US 5119196 A Résumé Ghosts are canceled in received analog TV (for IDTV, EDTV, and HDTV) signals by utilizing the fact that there are short periods of time without the analog signals (the horizontal flyback interval between the lines) to process the received signal on a line-to-line basis using a finite impulse response (FIR) or an infinite impulse response (IIR) equalizer. This line-by-line processing (which can be implemented by periodic cleansing of the equalizer) overcomes the limitations of standard equalizers to allow for 40-50 dB of suppression of ghosts, even with nulls in the spectrum, as long as the ghost delay is less than the period of time without the analog signal. Furthermore, by using time inversion in combination with line-by-line processing, the stability problem of the conventional IIR equalizer is eliminated. The IIR equalizer may be implemented on a single digital integrated circuit. Alternatively, an FIR equalizer can be used which, although it may require multiple chips (i.e., more taps), can acquire and adapt to the ghosted channel more rapidly than an IIR equalizer. With line-by-line processing, FIR and IIR equalizers can eliminate any ghost with delays up to 11 μsec in IDTV or EDTV. For larger delays, a standard IIR or FIR equalizer can be used as a preprocessor to eliminate small ghosts and an adaptive antenna can be used to eliminate large ghosts. Thus, with these techniques, the ghosting problem can be eliminated in all TV receivers.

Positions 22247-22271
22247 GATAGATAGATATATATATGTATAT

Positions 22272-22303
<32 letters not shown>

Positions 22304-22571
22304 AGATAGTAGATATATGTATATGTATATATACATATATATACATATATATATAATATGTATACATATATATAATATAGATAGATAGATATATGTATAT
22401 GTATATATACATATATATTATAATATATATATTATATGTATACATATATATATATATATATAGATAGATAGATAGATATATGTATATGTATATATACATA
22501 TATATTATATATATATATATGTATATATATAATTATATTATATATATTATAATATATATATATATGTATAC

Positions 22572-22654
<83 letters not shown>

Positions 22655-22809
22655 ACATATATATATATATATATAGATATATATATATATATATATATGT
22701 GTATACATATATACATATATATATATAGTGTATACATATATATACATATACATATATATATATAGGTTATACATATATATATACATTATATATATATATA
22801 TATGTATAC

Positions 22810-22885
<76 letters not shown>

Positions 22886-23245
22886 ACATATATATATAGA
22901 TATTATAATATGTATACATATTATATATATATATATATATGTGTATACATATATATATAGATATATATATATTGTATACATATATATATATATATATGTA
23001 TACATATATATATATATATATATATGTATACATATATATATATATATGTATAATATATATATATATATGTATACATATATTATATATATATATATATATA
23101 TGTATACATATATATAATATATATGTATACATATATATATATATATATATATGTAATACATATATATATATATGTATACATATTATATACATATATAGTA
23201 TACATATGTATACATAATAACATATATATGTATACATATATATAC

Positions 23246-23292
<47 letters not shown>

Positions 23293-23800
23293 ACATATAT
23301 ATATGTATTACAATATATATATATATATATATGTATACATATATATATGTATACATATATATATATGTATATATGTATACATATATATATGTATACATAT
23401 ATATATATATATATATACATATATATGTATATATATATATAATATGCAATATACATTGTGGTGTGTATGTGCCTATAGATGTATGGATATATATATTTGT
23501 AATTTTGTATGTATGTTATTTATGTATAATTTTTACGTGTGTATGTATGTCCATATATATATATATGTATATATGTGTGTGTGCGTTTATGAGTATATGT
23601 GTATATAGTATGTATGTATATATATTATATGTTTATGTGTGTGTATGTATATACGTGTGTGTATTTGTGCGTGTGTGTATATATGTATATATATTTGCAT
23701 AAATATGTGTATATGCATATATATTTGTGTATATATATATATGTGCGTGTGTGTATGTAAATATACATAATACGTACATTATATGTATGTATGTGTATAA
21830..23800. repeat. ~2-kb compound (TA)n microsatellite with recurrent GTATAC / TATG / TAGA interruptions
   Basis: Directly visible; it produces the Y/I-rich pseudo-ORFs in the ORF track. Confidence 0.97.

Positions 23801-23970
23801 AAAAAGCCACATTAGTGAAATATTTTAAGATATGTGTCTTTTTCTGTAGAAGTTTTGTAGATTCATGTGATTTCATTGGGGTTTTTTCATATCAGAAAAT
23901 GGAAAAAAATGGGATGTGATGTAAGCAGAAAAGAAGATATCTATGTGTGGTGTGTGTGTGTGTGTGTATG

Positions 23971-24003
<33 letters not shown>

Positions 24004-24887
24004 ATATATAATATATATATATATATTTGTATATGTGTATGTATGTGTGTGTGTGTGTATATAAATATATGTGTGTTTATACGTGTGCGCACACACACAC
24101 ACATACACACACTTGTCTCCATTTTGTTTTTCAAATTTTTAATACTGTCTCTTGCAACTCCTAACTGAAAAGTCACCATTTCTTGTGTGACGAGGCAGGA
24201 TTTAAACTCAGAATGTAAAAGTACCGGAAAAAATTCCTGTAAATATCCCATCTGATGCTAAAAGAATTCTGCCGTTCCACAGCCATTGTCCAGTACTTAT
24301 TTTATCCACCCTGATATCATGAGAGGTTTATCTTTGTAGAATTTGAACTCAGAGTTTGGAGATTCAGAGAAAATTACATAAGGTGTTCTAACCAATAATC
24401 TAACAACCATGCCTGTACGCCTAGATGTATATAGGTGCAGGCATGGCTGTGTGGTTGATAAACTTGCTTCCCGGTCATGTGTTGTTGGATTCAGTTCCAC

Revendications(22) 1. Apparatus for removing ghosts that arise during transmission of a television signal over a transmission channel, said television signal including a plurality of active intervals separated by short inactive intervals during which there are no non-deterministic signals, said apparatus comprising